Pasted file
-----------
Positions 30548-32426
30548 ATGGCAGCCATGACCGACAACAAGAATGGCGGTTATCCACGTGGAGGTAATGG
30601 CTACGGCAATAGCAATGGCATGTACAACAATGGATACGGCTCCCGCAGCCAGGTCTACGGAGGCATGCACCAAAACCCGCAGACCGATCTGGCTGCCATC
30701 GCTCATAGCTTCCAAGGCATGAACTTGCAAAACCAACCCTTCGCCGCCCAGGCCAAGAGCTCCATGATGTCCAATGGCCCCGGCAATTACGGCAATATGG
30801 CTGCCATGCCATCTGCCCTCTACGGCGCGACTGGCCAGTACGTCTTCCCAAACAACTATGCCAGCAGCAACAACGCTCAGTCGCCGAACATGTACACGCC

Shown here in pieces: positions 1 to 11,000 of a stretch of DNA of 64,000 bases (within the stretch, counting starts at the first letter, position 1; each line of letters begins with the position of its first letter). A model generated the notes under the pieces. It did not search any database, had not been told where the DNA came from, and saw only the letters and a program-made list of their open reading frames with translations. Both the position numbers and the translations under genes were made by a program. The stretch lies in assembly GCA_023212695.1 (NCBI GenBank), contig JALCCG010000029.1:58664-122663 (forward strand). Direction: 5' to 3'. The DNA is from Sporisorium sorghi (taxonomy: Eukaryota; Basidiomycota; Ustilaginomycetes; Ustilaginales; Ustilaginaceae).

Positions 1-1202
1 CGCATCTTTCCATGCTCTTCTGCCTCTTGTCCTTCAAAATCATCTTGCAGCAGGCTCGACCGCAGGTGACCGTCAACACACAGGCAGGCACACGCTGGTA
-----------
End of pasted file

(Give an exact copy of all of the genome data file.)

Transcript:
Positions 30548-32426
30548 ATGGCAGCCATGACCGACAACAAGAATGGCGGTTATCCACGTGGAGGTAATGG
30601 CTACGGCAATAGCAATGGCATGTACAACAATGGATACGGCTCCCGCAGCCAGGTCTACGGAGGCATGCACCAAAACCCGCAGACCGATCTGGCTGCCATC
30701 GCTCATAGCTTCCAAGGCATGAACTTGCAAAACCAACCCTTCGCCGCCCAGGCCAAGAGCTCCATGATGTCCAATGGCCCCGGCAATTACGGCAATATGG
30801 CTGCCATGCCATCTGCCCTCTACGGCGCGACTGGCCAGTACGTCTTCCCAAACAACTATGCCAGCAGCAACAACGCTCAGTCGCCGAACATGTACACGCC

Shown here in pieces: positions 1 to 11,000 of a stretch of DNA of 64,000 bases (within the stretch, counting starts at the first letter, position 1; each line of letters begins with the position of its first letter). A model generated the notes under the pieces. It did not search any database, had not been told where the DNA came from, and saw only the letters and a program-made list of their open reading frames with translations. Both the position numbers and the translations under genes were made by a program. The stretch lies in assembly GCA_023212695.1 (NCBI GenBank), contig JALCCG010000029.1:58664-122663 (forward strand). Direction: 5' to 3'. The DNA is from Sporisorium sorghi (taxonomy: Eukaryota; Basidiomycota; Ustilaginomycetes; Ustilaginales; Ustilaginaceae).

Positions 1-1202
1 CGCATCTTTCCATGCTCTTCTGCCTCTTGTCCTTCAAAATCATCTTGCAGCAGGCTCGACCGCAGGTGACCGTCAACACACAGGCAGGCACACGCTGGTA